Other visual techniques within Gray’s repertoire are expanded upon here.  Beginning with his opening titles, Gray finally capitalizes his letters—as to why, I have no clue.  He uses slow motion as a punctuation mark for key plot points, and uses shadow as a potent storytelling tool.  Besides artfully using silhouettes, Gray also chooses to shoot key scenes with actors’ eyes in shadow— thus obscuring their intent and making their true message hard to read.  It’s a fantastic, subtle visual device that I’m glad to see Gray continue using.

Interestingly enough, IMDB doesn’t have a composer listed, and neither does the film’s closing credits.  There is very little music within the film, so it stands out when Gray chooses to incorporate it.  He builds a musical landscape that harkens back to the Old World, albeit a romanticized version of it.  A slow waltz on the Spanish guitar is the main musical ingredient, weaving in and out of various jazz and opera pieces (as well as a few house songs during the nightclub sequence).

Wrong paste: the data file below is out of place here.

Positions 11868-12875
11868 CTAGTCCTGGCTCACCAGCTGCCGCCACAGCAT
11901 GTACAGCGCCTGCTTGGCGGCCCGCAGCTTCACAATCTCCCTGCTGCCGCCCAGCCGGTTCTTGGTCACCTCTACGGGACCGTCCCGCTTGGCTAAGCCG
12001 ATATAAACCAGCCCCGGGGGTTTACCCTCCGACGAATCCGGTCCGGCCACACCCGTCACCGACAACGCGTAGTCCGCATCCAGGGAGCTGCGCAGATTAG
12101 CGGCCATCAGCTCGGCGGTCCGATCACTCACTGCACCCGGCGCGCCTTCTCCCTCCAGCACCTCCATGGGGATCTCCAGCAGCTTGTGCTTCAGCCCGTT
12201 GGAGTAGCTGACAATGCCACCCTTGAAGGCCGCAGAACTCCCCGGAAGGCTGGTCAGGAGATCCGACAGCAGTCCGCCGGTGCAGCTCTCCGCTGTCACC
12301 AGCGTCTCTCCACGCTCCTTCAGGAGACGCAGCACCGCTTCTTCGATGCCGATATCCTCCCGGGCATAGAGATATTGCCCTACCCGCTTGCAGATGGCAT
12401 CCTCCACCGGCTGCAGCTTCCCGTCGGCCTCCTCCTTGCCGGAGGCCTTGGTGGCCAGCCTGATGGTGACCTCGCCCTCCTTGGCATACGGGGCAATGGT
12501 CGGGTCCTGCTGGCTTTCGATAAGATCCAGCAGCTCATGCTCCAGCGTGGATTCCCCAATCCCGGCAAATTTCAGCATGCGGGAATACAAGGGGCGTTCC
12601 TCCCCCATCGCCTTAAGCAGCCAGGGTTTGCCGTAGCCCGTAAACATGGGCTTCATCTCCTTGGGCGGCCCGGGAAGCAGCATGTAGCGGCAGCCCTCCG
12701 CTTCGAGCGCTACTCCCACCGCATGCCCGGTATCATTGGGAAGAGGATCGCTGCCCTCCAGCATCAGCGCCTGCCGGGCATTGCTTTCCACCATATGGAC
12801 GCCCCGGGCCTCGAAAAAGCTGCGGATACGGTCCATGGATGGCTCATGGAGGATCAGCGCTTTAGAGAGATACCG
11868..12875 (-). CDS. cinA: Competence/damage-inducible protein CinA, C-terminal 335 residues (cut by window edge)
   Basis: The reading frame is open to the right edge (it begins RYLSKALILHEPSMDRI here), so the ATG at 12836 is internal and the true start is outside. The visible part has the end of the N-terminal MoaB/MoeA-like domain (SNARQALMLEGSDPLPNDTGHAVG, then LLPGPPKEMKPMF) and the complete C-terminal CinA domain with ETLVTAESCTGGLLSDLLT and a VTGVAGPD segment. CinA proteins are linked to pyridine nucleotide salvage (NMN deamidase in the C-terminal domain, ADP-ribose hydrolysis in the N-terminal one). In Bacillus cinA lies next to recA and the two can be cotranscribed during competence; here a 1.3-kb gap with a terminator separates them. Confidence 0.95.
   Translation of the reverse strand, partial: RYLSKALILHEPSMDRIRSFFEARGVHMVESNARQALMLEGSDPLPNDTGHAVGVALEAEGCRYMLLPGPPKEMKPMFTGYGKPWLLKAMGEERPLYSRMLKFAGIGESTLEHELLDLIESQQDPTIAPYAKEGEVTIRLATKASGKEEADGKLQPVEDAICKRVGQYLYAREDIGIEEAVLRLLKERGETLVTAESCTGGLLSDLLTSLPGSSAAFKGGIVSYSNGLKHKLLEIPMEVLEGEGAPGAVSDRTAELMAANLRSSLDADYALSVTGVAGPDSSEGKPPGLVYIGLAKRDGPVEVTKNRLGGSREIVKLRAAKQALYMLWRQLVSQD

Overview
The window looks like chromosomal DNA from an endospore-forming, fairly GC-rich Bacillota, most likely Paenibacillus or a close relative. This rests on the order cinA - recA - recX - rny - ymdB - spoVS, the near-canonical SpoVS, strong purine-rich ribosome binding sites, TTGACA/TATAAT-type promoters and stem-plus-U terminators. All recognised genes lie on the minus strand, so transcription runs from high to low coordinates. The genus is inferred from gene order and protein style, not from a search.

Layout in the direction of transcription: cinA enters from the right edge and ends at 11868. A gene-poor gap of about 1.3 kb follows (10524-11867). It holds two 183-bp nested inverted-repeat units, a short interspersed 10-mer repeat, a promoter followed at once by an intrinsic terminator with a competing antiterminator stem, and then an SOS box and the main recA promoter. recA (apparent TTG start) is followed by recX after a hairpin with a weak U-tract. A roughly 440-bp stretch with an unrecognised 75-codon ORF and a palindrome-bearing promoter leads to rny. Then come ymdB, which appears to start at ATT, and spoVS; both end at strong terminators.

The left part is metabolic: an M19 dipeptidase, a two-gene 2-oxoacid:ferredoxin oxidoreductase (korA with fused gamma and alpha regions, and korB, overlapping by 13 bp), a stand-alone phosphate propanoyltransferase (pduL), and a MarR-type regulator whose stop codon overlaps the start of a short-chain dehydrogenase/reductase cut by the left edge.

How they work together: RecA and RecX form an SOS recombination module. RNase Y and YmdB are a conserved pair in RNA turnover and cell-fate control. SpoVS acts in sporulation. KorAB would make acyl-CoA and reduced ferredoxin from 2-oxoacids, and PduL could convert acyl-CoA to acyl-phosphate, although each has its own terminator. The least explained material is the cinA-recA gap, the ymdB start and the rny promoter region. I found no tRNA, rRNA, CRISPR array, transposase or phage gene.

With TWO LOVERS, Gray paints an intriguing story about a poor boy in a rich woman’s world.  It’s notable that this is the first time we really see Manhattan in one of Gray’s films.  By doing so, Gray opens up the scope of his cinematic version of the city.  I should also point out that the film’s setting, present day Brighton Beach, calls back to the environs of his debut film, LITTLE ODESSA (1994).  I wouldn’t be surprised to see TWO LOVERS as a well-disguised allegory for Gray’s own experiences as a filmmaker: Starting out as an eager young man looking towards the bright lights of the big city, seduced by the lifestyle and people that live inside it, disillusioned by the emptiness he finds there, and finally realizing the importance of his roots.